In a pair of recent decisions out of Florida’s Fourth District Court of Appeal the mechanics of getting text messages into evidence, specifically how to authenticate them, was explored with differing results. In a digital world where most communications are transmitted via text messages or emails mastering these mechanics is now a required trial lawyer core skill.
In Walker v. Harley-Anderson, the appellate court reversed the admission of multiple text messages in a stalking injunction case. The alleged victim claimed that the trial court could authenticate the text messages exclusively by their content. “Authentication by content” is a recognized method of authentication if sufficient indicia of reliability are present. In Walker there simply was not enough to infer that the text messages were authentic based solely on content. The court observed that the phone number reflected in the text messages did not match the alleged stalker’s phone numbers. There was reference to the pronoun “we” rather than the singular “I” leaving the identity of the sender in doubt. Moreover, the first portion of the text messages did not match the latter part in format.
An entirely different result occurred in State v. Torres, another “authentication by content” case. At issue were screen shots of text messages sent by an alleged assailant and taken by the minor victim several years before prosecution was initiated. Unlike Walker there were contextual badges that made authentication by content workable e.g. the screen name used by the assailant message sender was his family nickname. Additionally, there was reference in the messages to information known only by the young victim and defendant.
As both of these cases point out exhibit authentication can be accomplished in a variety of ways and admissibility depends entirely on the facts. Direct evidence i.e. an admission by the sender or, lacking that, eyewitness testimony that the sender sent the text message, is usually best.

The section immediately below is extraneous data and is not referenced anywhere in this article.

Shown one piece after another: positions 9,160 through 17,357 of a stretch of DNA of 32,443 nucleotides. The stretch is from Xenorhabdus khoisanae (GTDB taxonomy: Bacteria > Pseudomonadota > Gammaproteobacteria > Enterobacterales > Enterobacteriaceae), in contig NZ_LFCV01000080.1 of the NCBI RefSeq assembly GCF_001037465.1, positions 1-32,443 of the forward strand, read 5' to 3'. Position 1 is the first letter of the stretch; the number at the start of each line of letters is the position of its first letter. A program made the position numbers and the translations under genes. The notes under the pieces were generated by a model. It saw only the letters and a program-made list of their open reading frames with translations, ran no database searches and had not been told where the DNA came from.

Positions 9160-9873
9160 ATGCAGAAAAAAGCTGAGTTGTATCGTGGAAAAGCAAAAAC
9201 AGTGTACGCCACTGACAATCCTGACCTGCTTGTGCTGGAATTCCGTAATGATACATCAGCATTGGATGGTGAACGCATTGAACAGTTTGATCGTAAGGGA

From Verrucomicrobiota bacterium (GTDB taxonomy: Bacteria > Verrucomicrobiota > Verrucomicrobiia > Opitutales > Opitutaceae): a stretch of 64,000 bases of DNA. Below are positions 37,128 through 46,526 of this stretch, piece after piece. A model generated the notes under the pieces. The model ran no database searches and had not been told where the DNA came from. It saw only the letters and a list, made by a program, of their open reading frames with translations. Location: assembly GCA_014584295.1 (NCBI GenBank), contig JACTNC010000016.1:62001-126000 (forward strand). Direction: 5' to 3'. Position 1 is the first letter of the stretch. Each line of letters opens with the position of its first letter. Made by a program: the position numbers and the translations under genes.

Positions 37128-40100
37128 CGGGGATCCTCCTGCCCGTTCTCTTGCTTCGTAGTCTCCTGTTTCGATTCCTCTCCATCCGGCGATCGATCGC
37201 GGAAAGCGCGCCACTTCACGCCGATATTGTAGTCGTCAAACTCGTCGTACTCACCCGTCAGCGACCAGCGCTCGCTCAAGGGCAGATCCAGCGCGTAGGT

How does this topic fit into the broader picture of evidence law? Authentication is one of the core components of admitting exhibits into evidence. We’ve developed an admissibility logic relevant to any type of evidence, text messages and emails included. That logic looks at the evidence sequentially:
- First, one must consider the purpose of admitting an exhibit. Is it relevant to the issues pled in the case or is it an accepted form of impeaching (or rehabilitating) a witness’ credibility?
- Notwithstanding its relevance, is the exhibit so prejudicial that it shouldn’t be admitted?
- Is the exhibit privileged under any accepted privilege doctrine?
- Is the exhibit authentic? This was the issue faced in the Walker and Torres cases.
- Is the exhibit complete? An exhibit might be excluded for incompleteness under Federal Rule of Evidence 106 or Florida Statute 90.108.
- Is the exhibit subject to the Best Evidence Rule? Be sure you’re familiar with Federal Rules of Evidence 1001-1005 and Florida Statute 90.951-955.
- Is the exhibit barred by the hearsay rule or is it admissible as a hearsay exception or because it is not hearsay in the first place?
Mastery of evidence law – in this case the admissibility of exhibits – is foundational to building a trial-oriented practice. In a digital world where communications are “documented” in text and email chains it’s a critical to know what’s necessary to lay the predicate to authenticate such evidence.